Four peasant farmers were killed and eleven wounded in an ambush in the Bajo Aguan region in northeastern Honduras, highlighting escalating violence in that area which top officials connect, in part, to organized crime and drug smuggling.
As the Associated Press reports, the victims of the March 28 attack were members of the Unified Peasant Movement of Aguan (MUCA). Eleven other MUCA members were wounded, according to the group’s leaders.
MUCA’s vice president, Juan Chinchilla, said the farmers were leaving from work in various vehicles when they were ambushed by a group of gunmen without any chance to flee or defend themselves.
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Bajo Aguan has been the site of a violent land conflict for over two years involving a multitude of violent actors. The region borders part of the northeastern province of Colon, an important transit point for transnational drug shipments moving north.
Thursday’s attack occurred on the outskirts of the municipality of Trujillo, Colon, not far from where a military convoy was ambushed on March 26. That ambush was allegedly carried out by a group dressed as peasant farmers carrying automatic assault weapons. Descriptions of the assailants from Thursday’s attack on MUCA’s members match those of the gunmen who attacked the convoy on Monday.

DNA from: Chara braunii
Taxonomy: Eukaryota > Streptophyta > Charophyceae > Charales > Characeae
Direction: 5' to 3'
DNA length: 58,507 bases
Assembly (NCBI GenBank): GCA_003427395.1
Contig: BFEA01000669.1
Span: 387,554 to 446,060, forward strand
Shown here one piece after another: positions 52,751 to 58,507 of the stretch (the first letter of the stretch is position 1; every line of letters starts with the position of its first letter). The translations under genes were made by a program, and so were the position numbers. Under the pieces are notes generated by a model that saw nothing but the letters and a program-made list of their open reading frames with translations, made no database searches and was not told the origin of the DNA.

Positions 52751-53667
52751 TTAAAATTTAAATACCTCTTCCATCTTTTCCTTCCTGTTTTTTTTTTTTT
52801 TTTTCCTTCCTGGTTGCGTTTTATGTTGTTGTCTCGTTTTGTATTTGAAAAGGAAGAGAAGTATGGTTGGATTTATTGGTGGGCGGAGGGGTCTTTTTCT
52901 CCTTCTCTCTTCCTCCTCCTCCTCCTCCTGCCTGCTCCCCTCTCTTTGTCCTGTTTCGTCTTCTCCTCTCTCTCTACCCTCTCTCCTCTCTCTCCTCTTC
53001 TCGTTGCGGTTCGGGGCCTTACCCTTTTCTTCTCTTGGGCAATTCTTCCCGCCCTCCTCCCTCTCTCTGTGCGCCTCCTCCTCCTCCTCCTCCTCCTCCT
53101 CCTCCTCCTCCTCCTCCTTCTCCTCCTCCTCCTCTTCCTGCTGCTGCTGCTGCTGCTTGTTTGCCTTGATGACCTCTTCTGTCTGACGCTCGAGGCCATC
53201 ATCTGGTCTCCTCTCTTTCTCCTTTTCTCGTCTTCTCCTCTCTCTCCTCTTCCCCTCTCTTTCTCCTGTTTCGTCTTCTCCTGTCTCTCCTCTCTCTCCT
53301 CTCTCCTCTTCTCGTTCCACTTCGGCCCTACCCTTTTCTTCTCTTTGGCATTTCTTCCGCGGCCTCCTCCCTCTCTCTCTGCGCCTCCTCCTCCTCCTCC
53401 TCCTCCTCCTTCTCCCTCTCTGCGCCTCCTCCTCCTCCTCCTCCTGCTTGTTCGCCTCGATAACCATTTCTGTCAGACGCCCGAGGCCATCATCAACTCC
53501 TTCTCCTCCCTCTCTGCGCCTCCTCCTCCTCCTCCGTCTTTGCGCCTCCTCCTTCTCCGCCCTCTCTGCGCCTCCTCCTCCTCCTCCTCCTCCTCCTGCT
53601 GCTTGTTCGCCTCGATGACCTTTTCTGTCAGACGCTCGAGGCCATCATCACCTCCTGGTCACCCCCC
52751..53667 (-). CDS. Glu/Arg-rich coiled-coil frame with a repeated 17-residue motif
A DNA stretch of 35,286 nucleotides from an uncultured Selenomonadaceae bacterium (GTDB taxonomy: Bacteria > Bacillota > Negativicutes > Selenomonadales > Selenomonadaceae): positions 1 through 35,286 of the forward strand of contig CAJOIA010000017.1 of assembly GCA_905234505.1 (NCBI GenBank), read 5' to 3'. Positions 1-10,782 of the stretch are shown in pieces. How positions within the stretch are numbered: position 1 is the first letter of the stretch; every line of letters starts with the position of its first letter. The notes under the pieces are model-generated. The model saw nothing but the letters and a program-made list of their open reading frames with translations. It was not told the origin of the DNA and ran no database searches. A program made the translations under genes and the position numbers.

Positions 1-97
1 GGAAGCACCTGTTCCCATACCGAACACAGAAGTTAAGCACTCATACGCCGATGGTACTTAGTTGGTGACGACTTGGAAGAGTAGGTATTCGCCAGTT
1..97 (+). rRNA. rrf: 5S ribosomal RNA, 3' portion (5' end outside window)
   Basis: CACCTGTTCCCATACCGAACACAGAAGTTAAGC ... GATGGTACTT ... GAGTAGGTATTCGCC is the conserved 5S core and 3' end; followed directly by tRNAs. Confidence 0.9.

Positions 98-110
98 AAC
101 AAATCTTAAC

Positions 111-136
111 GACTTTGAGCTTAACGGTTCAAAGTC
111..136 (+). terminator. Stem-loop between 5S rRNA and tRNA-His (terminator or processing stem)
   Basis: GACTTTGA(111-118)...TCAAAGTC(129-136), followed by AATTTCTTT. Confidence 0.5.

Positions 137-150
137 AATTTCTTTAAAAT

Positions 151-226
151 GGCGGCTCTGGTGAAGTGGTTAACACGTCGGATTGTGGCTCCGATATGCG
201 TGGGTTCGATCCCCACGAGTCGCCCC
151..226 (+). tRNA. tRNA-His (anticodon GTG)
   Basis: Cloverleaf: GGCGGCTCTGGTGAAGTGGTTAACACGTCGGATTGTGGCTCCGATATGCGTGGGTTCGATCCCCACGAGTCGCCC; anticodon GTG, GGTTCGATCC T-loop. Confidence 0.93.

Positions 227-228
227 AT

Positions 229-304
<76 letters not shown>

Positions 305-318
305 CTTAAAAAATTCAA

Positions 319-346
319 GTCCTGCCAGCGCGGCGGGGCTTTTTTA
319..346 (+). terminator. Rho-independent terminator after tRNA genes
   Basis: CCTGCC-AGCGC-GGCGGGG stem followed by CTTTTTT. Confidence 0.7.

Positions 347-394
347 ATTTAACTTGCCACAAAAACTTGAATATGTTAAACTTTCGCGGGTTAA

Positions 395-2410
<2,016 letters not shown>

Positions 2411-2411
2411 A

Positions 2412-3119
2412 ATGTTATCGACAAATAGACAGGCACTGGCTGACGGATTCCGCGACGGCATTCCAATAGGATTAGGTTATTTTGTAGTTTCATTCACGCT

President Porfirio Lobo stated this week that it has become clear that criminal groups active in drug trafficking are responsible for the recent bloodshed in Bajo Aguan. And he has deployed the military in recent months to tighten security in the zone.
However, there are also concerns that security forces themselves may be connected to other assaults on peasant farmers in the region. This month 94 members of the US Congress signed a letter calling on the Obama administration to suspend all military and police aid to Honduras until human rights violations in the region are addressed. Seven US senators signed an additional letter requesting that the State Department update them on Honduran investigations of human rights abuses in order for them to monitor progress.
For its part, the Honduran Congress attempted to quell conflict by passing decrees in June and September 2011 which permitted peasants to purchase over 4,000 hectares of land. However, both of these plans fell through as the result of outbreaks of hostility in the region.
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